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Healthcare system in Morocco

Author:Karim Moutchou Medical Student, Fez Faculty of Medicine and Pharmacy

Morocco, the birth place of millions immigrants living around the world, is seeing a new rise in the figures of “VIP immigration” as an important part of its most needed population is deciding to leave the country for a better social and more importantly professional life. Moroccan doctors and medical students are interested more and more in Germany as a primary destination. The German nation seems to have opened its arms for foreign doctors more than any other country in the last decades. This situation has raised at the same time hope and concerns among everyone involved on both sides of the Mediterranean and it presents both new opportunities and challenges to the receiving and sending countries.

In 2010, The Organization for Economic Co-operation and Development, OECD said that at least 2.6 millions of people born in Morocco are living outside of it, a percentage close to 10% of the number of Moroccan citizenship holders, making it thusly the 10thlargest population of immigrants around the world, a very advanced position because morocco is only in the 40thplace when it comes to the total number of citizens. The same report pointed out that 7000 of those immigrants are doctors. But it seems there will soon be more thousands of physicians crossing the Mediterranean or the Atlantic sea to first world countries.

The number of practicing physicians in Germany rose from 237.000 to 385.000 between 1990 and 2017 with low modifications in the general population numbers. Without neglecting the clear fact that German doctors are also immigrating to other countries, mainly European Union members as a medical degree from any EU member allows its holder to practice in all the others. The search for better opportunities around the continent and in places like the United States and Canada made the immigration to Germany necessary to balance the one out of it.

In 2013 German Medical Association published a report detailing the number of doctors of different nationalities practicing in Germany, there were for example 580 Egyptian doctors and 533 from Jordan, but the number of Moroccan doctors wasn’t even mentioned in the report, which most probably means that it was low enough to be neglected . The wave of immigration from Morocco to practice in Germany is still fresh, and official numbers will take some time to change after an important sum of physicians finishes the long procedure.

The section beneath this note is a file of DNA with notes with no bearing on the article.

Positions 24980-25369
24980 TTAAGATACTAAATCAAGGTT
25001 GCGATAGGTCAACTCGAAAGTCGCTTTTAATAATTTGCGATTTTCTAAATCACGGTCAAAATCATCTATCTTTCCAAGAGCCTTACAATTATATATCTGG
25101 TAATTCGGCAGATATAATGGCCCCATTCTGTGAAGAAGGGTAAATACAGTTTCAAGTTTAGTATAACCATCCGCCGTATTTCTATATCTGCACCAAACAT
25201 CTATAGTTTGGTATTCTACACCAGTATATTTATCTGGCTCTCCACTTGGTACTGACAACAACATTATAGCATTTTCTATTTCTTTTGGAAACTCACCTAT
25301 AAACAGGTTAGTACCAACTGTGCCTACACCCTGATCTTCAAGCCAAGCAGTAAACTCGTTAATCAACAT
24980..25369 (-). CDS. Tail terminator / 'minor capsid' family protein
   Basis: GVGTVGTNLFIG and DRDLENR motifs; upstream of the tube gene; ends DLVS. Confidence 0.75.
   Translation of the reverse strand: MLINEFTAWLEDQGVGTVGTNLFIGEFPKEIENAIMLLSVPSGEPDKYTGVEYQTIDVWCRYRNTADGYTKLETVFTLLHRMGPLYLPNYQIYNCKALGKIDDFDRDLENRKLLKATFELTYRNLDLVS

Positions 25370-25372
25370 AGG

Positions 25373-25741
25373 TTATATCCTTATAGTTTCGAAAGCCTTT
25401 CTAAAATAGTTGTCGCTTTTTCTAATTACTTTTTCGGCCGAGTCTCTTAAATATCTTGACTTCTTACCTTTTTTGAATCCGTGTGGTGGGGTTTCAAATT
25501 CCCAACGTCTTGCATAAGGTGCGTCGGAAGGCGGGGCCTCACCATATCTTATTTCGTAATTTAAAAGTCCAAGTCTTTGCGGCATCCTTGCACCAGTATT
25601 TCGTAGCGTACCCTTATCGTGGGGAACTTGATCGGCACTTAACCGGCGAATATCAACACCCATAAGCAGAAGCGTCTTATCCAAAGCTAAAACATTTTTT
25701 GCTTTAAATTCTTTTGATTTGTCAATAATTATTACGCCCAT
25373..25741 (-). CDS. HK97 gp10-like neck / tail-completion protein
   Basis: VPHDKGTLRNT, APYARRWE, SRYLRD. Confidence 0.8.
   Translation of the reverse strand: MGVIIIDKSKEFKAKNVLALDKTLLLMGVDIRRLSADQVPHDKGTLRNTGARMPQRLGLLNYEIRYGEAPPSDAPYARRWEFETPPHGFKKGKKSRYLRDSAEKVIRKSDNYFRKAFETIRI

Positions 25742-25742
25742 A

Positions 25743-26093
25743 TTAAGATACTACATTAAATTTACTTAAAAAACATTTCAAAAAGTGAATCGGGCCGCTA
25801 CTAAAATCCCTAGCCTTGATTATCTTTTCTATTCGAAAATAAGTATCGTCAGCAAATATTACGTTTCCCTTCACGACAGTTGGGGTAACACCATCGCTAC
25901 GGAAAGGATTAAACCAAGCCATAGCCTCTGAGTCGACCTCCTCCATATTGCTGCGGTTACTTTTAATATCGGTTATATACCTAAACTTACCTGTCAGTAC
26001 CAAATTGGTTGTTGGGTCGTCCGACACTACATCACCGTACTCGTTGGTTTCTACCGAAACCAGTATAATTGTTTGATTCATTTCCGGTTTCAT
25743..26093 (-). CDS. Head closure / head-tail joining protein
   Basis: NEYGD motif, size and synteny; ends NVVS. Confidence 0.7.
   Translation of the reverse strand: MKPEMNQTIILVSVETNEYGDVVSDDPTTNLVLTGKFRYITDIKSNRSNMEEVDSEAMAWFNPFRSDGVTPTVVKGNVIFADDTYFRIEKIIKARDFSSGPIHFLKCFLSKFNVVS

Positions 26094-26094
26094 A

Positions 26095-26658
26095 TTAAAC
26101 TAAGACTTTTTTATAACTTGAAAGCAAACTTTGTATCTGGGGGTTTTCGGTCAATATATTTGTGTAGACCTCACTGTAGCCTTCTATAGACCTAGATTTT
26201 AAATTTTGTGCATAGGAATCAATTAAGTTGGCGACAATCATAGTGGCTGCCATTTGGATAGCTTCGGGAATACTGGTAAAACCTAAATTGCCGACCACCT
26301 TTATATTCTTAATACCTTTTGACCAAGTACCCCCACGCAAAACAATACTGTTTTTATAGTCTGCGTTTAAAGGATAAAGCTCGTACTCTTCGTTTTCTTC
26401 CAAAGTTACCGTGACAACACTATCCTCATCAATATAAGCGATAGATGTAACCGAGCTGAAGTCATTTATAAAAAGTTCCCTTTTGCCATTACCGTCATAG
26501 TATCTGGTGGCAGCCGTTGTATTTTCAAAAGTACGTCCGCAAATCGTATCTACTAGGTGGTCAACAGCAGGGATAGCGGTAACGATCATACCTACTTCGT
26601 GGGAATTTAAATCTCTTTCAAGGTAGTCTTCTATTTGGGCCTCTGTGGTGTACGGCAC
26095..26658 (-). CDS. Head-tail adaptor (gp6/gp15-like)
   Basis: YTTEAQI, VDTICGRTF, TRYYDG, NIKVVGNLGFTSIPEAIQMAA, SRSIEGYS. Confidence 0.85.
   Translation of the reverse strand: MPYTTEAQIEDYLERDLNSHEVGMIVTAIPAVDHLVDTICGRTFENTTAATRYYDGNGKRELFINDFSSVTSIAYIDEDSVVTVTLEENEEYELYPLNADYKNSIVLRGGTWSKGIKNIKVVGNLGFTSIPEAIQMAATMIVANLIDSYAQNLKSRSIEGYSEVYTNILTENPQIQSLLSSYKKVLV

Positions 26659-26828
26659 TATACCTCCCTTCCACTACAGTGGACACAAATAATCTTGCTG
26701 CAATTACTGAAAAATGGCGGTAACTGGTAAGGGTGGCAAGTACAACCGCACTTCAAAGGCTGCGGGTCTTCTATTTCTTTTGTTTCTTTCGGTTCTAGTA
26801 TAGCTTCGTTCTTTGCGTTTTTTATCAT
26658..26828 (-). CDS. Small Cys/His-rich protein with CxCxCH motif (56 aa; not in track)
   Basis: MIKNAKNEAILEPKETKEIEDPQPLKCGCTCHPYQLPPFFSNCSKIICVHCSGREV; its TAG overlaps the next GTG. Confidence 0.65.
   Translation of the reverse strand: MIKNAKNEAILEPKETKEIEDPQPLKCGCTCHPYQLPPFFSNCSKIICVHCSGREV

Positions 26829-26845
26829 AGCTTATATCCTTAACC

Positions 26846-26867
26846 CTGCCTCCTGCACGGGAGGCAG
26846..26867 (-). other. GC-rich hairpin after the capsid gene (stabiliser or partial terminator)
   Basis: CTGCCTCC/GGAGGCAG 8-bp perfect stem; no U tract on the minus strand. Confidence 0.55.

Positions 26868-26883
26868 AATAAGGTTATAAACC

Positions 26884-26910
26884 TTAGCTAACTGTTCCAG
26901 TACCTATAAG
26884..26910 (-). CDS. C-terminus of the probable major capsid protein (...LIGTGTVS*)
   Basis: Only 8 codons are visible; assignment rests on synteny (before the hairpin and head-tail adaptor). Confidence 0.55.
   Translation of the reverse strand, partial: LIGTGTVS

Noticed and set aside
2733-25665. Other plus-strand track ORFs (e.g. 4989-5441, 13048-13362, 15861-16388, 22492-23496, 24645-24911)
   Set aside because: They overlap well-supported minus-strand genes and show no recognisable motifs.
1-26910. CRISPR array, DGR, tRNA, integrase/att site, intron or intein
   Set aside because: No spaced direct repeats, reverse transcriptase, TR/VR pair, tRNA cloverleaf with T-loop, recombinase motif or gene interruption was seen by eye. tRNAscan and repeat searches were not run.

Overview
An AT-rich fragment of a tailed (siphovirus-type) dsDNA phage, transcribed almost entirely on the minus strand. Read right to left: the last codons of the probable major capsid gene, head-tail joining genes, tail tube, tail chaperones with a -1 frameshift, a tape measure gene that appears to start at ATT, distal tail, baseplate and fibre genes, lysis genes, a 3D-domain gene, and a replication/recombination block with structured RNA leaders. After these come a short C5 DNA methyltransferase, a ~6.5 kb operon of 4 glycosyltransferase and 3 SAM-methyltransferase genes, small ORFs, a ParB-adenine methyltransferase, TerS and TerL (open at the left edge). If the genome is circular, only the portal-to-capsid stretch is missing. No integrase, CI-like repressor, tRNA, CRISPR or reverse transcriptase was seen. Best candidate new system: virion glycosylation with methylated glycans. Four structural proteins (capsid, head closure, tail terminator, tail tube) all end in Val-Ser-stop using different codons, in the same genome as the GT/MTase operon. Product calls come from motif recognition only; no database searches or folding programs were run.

The language barrier doesn’t seem to stop Moroccan doctors from desiring the country, very few high schools around the country offer German courses, and it’s almost certain that anyone wanting to reach the B2 level required to be accepted in Germany needs to invest an important amount of energy and endear a lot of expenses that surpasses 10.000 of USD.

A 2ndyear resident in a small town in Germany, who finished medical school in Morocco before investing two years and more than 12.000USD dollars to move there, has been telling his friends and colleagues in Morocco that they should follow his path: ‘it wasn’t easy, I was depressed and disappeared during the process more often than not, going through thousands of documents and spending hundreds of hours was not easy and it for sure wasn’t clear, but as soon as I was accepted and started my journey as resident here, I realized that it was all worth it, I feel a new energy similar to the one I had when I joined medicine school for the first time”.

Specific reasons behind this immigration wave vary vastly from one person, from professional to personal ones, but they all share one goal “better future”.

Omaima, a recently graduated doctor who has been studying the language and planning to move to Germany as soon as she gets accepted, expressed a more personal reason for that, related to her own health issues and distrust in the medical system in Morocco not just for her patients but for herself too, saying: since I was diagnosed with Multiple Sclerosis, I felt more motivated to move to a developed country, realistically I know that my situation can get worse at any moment, and I would like to be in a place with a better system, that I can trust with my own life and health, I have seen the treatment that patients with the same condition as mine get in hospitals in Morocco, even the most privileged ones don't get the chance to have a good medical care that I want for myself, bottom line, I don't trust the healthcare system here to take care of my future patients, and my future self.

Many experts assume that for Germany this immigration phenomenon constitutes an opportunity to benefit from the best and the brightest coming from developing countries, the vast majority arrives to Europe after finishing medical schools in their birthplaces, sparing Germany from studies expenses and offering new medical vision and experiences.

On a more epidemiological level, the new wave of immigration from 3rdworld countries caused by economical, political, environmental problems and refugees fleeing war zones put new challenges to a European medicine that had to deal for the last decades with a group of diseases focused mainly around cardiovascular risk factors and cancers, especially with an aging population and low fertility.